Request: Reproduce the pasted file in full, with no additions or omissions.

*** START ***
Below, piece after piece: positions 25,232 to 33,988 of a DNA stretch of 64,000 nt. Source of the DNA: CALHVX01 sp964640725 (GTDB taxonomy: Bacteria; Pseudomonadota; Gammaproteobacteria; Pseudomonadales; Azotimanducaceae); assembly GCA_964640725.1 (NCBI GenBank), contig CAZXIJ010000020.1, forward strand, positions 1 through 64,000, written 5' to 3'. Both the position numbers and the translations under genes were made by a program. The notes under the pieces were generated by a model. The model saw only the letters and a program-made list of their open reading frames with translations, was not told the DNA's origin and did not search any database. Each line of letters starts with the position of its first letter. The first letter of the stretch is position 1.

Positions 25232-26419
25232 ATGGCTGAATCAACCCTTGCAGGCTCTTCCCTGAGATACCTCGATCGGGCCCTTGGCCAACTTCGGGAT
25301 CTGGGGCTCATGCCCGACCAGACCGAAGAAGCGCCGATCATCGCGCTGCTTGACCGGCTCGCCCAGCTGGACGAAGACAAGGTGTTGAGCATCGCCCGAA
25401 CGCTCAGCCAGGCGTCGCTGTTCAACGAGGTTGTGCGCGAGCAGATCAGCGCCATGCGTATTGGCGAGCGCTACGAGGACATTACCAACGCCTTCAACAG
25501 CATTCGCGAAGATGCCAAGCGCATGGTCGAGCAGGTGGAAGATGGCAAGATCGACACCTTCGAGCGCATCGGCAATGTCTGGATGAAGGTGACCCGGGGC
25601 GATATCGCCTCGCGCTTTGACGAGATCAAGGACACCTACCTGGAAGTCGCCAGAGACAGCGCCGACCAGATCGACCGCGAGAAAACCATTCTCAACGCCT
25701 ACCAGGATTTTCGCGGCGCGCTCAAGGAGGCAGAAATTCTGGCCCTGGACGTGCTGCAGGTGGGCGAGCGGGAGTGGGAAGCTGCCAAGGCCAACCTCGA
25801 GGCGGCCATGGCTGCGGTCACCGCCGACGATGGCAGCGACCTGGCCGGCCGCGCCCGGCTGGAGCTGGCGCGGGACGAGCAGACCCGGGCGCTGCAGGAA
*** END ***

Below, piece after piece: positions 25,232 to 33,988 of a DNA stretch of 64,000 nt. Source of the DNA: CALHVX01 sp964640725 (GTDB taxonomy: Bacteria; Pseudomonadota; Gammaproteobacteria; Pseudomonadales; Azotimanducaceae); assembly GCA_964640725.1 (NCBI GenBank), contig CAZXIJ010000020.1, forward strand, positions 1 through 64,000, written 5' to 3'. Both the position numbers and the translations under genes were made by a program. The notes under the pieces were generated by a model. The model saw only the letters and a program-made list of their open reading frames with translations, was not told the DNA's origin and did not search any database. Each line of letters starts with the position of its first letter. The first letter of the stretch is position 1.

Positions 25232-26419
25232 ATGGCTGAATCAACCCTTGCAGGCTCTTCCCTGAGATACCTCGATCGGGCCCTTGGCCAACTTCGGGAT
25301 CTGGGGCTCATGCCCGACCAGACCGAAGAAGCGCCGATCATCGCGCTGCTTGACCGGCTCGCCCAGCTGGACGAAGACAAGGTGTTGAGCATCGCCCGAA
25401 CGCTCAGCCAGGCGTCGCTGTTCAACGAGGTTGTGCGCGAGCAGATCAGCGCCATGCGTATTGGCGAGCGCTACGAGGACATTACCAACGCCTTCAACAG
25501 CATTCGCGAAGATGCCAAGCGCATGGTCGAGCAGGTGGAAGATGGCAAGATCGACACCTTCGAGCGCATCGGCAATGTCTGGATGAAGGTGACCCGGGGC
25601 GATATCGCCTCGCGCTTTGACGAGATCAAGGACACCTACCTGGAAGTCGCCAGAGACAGCGCCGACCAGATCGACCGCGAGAAAACCATTCTCAACGCCT
25701 ACCAGGATTTTCGCGGCGCGCTCAAGGAGGCAGAAATTCTGGCCCTGGACGTGCTGCAGGTGGGCGAGCGGGAGTGGGAAGCTGCCAAGGCCAACCTCGA
25801 GGCGGCCATGGCTGCGGTCACCGCCGACGATGGCAGCGACCTGGCCGGCCGCGCCCGGCTGGAGCTGGCGCGGGACGAGCAGACCCGGGCGCTGCAGGAA